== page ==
9th Cinemalaya Philippine Independent Film Festival New Breed Category




A new breed of Filipino filmmakers will be showcased in the 9th Cinemalaya Philippine Independent Film Festival from July 26 to August 4.

BABAGWA (Spider)
By Jason Paul Laxamana


An Internet scammer falls in love with a wealthy old maid while trying to swindle her using a fake Facebook profile.

DEBOSYON
By Alvin B. Yapan  


Mando, a Bikolano devotee of Ina, Virgin of PeƱafrancia, Patroness of Bikolandia, injures himself in the middle of the forest at the foot of the Mayon Volcano.  He will be nursed back to health by a mysterious woman, Salome, living there.  They will fall in love with each other.  But when Mando invites her to come with him to the plains, Salome refuses, saying a curse prohibits her from leaving the forest.  Salome holds a secret that will devastate Mando’s love for her.  Mando relies on his devotion to the Virgin of PeƱafrancia to lift the curse, making him realize just how inextricably linked are the virtues of love and faith.

INSTANT MOMMY
By Leo Abaya  


In order to solve a personal predicament, Bechayda, a wardrobe assistant in TV commercials, pretends to be pregnant.

The film is one summer’s journey with her as she reaches the fateful decision amidst a highly visualized world where the video screen not only reigns supreme but is also the frame within which a usually unsuspecting public accesses the content of image-makers.

NUWEBE
By Joseph Israel M. Laban
 
Inspired by the actual story of one of the youngest mothers in Philippine history, NUWEBE follows the story of Krista who at the tender age of 9 got pregnant from the sexual abuse perpetrated by her own father.  Her story is complex.  Krista refuses to see herself as a victim.  With an almost documentary style, NUWEBE follows Krista’s story as she demonstrates a level of resilience uncommon to her age.  Her mother on the other hand is torn between her love for her child and her love for her husband.

PUROK 7
By Carlo Obispo
 
A countryside dramedy (drama-comedy) that follows the story of 14-year-old Diana and her younger brother who live by themselves after their mother went abroad and their father lived with another woman.

QUICK CHANGE
By Eduardo Roy Jr.
 
Life of Dorina a middle-aged transsexual looking for his niche amidst the complexities of the world he is in.  This is a story of suffering, acceptance and hope.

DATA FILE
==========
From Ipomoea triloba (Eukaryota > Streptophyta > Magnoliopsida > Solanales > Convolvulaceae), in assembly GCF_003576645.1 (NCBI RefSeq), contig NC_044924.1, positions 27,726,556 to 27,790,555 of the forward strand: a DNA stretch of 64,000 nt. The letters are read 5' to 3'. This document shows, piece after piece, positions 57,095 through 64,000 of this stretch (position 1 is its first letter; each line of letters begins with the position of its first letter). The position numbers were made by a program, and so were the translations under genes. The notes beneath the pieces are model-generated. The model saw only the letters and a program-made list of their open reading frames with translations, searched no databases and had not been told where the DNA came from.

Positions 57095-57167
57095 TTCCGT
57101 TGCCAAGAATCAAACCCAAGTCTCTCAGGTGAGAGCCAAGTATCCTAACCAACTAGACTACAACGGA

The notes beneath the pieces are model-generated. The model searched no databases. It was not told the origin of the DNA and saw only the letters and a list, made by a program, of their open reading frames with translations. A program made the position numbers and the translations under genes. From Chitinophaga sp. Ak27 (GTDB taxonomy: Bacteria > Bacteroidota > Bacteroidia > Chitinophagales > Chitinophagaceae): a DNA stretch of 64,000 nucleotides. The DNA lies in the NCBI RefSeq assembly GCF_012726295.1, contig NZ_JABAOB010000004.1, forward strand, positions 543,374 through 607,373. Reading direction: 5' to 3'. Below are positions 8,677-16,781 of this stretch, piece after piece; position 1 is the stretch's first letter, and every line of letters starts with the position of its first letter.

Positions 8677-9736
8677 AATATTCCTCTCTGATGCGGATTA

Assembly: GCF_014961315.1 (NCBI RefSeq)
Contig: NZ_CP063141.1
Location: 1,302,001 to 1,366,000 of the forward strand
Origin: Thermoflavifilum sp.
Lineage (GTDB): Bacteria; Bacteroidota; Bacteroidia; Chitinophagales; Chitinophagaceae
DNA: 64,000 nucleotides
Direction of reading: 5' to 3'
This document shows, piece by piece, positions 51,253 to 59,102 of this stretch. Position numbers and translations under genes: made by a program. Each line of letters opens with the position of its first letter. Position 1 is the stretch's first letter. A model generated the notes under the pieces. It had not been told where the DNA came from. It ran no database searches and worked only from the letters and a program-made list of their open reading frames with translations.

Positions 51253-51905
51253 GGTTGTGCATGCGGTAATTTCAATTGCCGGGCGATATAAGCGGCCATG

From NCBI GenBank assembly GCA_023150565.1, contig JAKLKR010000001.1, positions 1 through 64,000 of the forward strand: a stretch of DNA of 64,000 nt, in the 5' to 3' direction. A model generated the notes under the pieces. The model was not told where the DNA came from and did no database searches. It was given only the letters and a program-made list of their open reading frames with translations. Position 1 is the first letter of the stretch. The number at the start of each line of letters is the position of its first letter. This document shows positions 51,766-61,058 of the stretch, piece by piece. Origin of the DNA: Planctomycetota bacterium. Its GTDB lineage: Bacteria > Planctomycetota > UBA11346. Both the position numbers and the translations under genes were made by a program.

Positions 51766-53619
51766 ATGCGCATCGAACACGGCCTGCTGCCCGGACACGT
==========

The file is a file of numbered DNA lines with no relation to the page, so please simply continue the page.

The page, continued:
REKORDER
By Mikhail Red
 



REKORDER tells the story of a former 1980's film cameraman who now currently works as a movie pirate operating in present day Manila.  He routinely smuggles a digital camcorder into movie theaters in order to illegally record films.  One night he records something else... And the footage goes viral.

THE DIPLOMAT HOTEL
By Christopher Ad Castillo

Victoria Lansang is a popular news reporter who has been requested to mediate a hostage crisis.  And in front of a national television audience, something horribly goes wrong and people are killed while Victoria suffers a mental breakdown.

A year later, she's eager to get back into the game but the only assignment she can get is to do a documentary on the last night of The Diplomat Hotel in Baguio City, a crumbling and abandoned building infamously known for its bloody past and its hauntings and has carved a place in Philippine ghost lore.

Looking for redemption, she arrives there with her crew and they start filming.  But as they get deeper into the night, the place starts to exert its will on them and they find out exactly what monstrous evil awaits at The Diplomat Hotel.

By daybreak, their lives will never be the same again.

TRANSIT
By Hannah Espia

TRANSIT begins and ends in an airport during a father and son's transit flight from Tel Aviv to Manila.  It tells the story of Moises, a Filipino single-dad working as a caregiver in Herzliya, Israel, who comes home to his son Joshua's 4th birthday.  It was on that day that Moises, together with their Filipino neighbors, Janet and her daughter Yael, find out that the Israeli government is going to deport children of foreign workers.  Afraid of the new law, Moises and Janet decide to hide their children from the immigration police by making them stay inside the house. 

DAVID F.
By Manny Palo

Black is scientifically the absence of color, but not all who see it are color-blind, figuratively.

David F. weaves three stories that take a look at the lineage of African Americans in the Philippines – from American soldiers in the Fil-Am war to the Amboys in the former Clark Airfield, and how we Pinoys take to them.                          
                                                                           
It begins with the Philippine-American war in the early 1900’s when two Filipinos want to get the reward money for capturing David Fagan, the African-American soldier who deserted the U.S. army to join the Filipino revolutionaries against the new colonizers.  Another thread of the film takes a look at the life of a Filipina during the Japanese occupation before the return of General Douglas MacArthur in 1944 who gives birth to a baby that turns out to be black-skinned.

And then in contemporary times, a black gay impersonator in a comedy bar, whose father is an African American soldier based in Clark Air Base in Angeles City, tries to find his father who abandoned them.

In the course of history, the “F” in “David F.” may spell different levels of discrimination. But would we also admit that we Filipinos are bigots ourselves?   

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